|Title||Thrombotic thrombocytopenic purpura and pregnancy: presentation, management, and subsequent pregnancy outcomes|
|Authors||Scully, M., Thomas, M., Underwood, M., Watson, H., Langley, K., Camilleri, R., Clark, A., Creagh, D., Rayment, R., McDonald, V., Roy, A., Evans, G., McGuckin, S., Ni Ainle, F., Maclean, R., Lester, W., Nash, M., Scott, R. and O Brien P; collaborators of the UK TTP Registry|
Pregnancy can precipitate thrombotic thrombocytopenic purpura (TTP). We present a prospective study of TTP cases from the United Kingdom Thrombotic Thrombocytopenic Purpura (UK TTP) Registry with clinical and laboratory data from the largest cohort of pregnancy-associated TTP and describe management through pregnancy, averting fetal loss and maternal complications. Thirty-five women presented with a first TTP episode during pregnancy: 23/47 with their first congenital TTP (cTTP) episode and 12/47 with acute acquired TTP in pregnancy. TTP presented primarily in the third trimester/postpartum, but fetal loss was highest in the second trimester. Fetal loss occurred in 16/38 pregnancies before cTTP was diagnosed, but in none of the 15 subsequent managed pregnancies. Seventeen of 23 congenital cases had a missense mutation, C3178T, within exon 24 (R1060W). There were 8 novel mutations. In acquired TTP presentations, fetal loss occurred in 5/18 pregnancies and 2 terminations because of disease. We also present data on 12 women with a history of non-pregnancy-associated TTP: 18 subsequent pregnancies have been successfully managed, guided by ADAMTS13 levels. cTTP presents more frequently than acquired TTP during pregnancy and must be differentiated by ADAMTS13 analysis. Careful diagnosis, monitoring, and treatment in congenital and acquired TTP have assisted in excellent pregnancy outcomes.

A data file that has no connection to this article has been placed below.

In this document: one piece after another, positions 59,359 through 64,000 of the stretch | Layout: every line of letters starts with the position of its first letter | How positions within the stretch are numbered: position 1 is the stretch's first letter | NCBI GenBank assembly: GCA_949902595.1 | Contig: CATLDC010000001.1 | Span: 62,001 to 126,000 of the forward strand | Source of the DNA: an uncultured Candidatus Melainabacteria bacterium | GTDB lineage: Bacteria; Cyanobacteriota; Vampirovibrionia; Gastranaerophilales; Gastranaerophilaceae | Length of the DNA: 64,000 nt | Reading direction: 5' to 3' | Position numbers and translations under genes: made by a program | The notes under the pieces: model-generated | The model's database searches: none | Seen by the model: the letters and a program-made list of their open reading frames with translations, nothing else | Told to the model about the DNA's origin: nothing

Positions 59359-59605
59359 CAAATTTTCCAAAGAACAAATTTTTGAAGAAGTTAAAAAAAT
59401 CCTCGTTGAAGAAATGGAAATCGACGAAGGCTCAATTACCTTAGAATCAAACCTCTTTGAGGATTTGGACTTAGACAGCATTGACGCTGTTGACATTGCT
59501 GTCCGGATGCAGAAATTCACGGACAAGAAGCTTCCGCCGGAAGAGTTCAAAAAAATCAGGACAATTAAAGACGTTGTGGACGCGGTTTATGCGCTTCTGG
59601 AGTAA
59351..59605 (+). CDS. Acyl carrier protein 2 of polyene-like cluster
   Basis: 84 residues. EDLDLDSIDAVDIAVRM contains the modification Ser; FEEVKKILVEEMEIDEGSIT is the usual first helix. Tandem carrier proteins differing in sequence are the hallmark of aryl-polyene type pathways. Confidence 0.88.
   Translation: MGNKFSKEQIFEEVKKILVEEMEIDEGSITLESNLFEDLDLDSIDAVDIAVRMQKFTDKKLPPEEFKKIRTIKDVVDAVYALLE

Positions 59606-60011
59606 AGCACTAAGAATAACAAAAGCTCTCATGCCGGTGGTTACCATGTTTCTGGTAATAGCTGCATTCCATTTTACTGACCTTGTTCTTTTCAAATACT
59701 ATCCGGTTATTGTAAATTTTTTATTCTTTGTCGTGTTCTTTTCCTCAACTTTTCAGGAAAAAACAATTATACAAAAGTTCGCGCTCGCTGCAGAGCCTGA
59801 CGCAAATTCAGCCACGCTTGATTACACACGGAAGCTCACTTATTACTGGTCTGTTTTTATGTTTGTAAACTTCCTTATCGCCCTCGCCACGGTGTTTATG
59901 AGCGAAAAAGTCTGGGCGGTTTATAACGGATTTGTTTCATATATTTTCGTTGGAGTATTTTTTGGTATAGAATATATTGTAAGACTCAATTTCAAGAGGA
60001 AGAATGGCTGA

|Journal citation||124 (2), pp. 211-219|
|Publisher||American Society of Hematology|
|Digital Object Identifier (DOI)||doi:10.1182/blood-2014-02-553131|